Jim Cooley, vice chairman of the convention’s executive committee, introduced the family statement, saying, “We as Baptists seek to affirm that the family is the creation of God.” The statement had been passed earlier in the year by the convention’s state board of missions.

Alabama Baptists affirm that God often used terms describing the family to describe his relationship with his people, Cooley continued. The statement also affirms singles, he said.

“The real strengths of those statements is that they come in a day when so many negative things are being discussed,” said state board of missions chairman Tom Whatley. “It is our way of making a positive statement for something very crucial to Christian life.”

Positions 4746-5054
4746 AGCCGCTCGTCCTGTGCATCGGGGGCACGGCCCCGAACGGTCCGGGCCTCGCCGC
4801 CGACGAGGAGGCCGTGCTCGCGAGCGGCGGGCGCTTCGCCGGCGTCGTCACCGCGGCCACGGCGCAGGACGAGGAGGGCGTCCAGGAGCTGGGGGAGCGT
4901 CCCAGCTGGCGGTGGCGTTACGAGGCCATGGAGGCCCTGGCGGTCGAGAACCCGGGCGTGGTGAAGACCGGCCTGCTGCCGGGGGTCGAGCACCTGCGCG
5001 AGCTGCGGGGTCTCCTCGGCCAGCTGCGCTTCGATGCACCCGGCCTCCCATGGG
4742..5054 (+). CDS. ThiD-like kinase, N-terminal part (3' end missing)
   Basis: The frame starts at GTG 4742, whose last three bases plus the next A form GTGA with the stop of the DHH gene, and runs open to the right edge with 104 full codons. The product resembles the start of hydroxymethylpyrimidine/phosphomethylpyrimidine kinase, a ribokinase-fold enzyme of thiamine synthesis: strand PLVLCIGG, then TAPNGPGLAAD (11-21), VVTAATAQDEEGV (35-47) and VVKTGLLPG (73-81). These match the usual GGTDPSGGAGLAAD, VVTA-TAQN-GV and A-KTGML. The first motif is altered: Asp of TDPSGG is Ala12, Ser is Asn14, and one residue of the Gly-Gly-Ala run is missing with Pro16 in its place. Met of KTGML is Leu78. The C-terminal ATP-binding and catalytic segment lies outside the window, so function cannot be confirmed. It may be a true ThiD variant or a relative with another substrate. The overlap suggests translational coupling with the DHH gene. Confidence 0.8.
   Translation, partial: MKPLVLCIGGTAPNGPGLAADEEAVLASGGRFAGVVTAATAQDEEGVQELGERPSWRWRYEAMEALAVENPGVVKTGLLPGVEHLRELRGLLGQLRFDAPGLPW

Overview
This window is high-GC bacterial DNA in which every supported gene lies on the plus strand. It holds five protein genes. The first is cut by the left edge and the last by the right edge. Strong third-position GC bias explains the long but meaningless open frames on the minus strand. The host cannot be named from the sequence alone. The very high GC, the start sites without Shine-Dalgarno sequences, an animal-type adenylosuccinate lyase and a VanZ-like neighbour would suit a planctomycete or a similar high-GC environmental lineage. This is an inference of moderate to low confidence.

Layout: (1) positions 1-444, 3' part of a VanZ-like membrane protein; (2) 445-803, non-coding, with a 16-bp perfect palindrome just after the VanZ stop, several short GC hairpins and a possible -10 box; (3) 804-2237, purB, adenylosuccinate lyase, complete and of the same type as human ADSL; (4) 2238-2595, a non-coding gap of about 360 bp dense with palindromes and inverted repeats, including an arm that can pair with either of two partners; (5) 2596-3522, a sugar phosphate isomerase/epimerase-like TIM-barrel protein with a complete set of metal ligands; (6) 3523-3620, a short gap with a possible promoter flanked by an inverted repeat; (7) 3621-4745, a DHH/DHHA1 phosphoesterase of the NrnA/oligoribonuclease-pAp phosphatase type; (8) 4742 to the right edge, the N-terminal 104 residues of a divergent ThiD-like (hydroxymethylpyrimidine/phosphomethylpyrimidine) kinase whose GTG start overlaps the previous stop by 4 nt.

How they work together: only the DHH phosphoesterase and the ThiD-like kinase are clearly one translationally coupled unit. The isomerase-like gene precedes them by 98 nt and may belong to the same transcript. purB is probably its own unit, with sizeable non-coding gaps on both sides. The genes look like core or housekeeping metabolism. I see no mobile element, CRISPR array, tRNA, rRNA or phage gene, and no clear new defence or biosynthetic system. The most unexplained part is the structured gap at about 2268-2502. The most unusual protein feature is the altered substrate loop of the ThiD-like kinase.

By unanimously passing the family statement on Tuesday, messengers avoided a possible controversy with a proposed resolution affirming the Southern Baptist Convention’s family amendment to the Baptist Faith and Message. The SBC family article, which was passed during the national convention in June, caused some debate over its call for wives to “graciously submit” to their husbands.

Hollingsworth said the Alabama convention’s position statement superseded the resolution introduced to support the SBC amendment.

Messengers also unanimously passed a statement on sexual morality, which also came from the state board of missions. Ron Madison, pastor of First Baptist Church, Opelika, introduced the statement on sexual morality, saying, “There’s nothing new for us in this position statement, but there are times we need to sound a clear trumpet about what the Bible teaches about biblical sexual relationships.”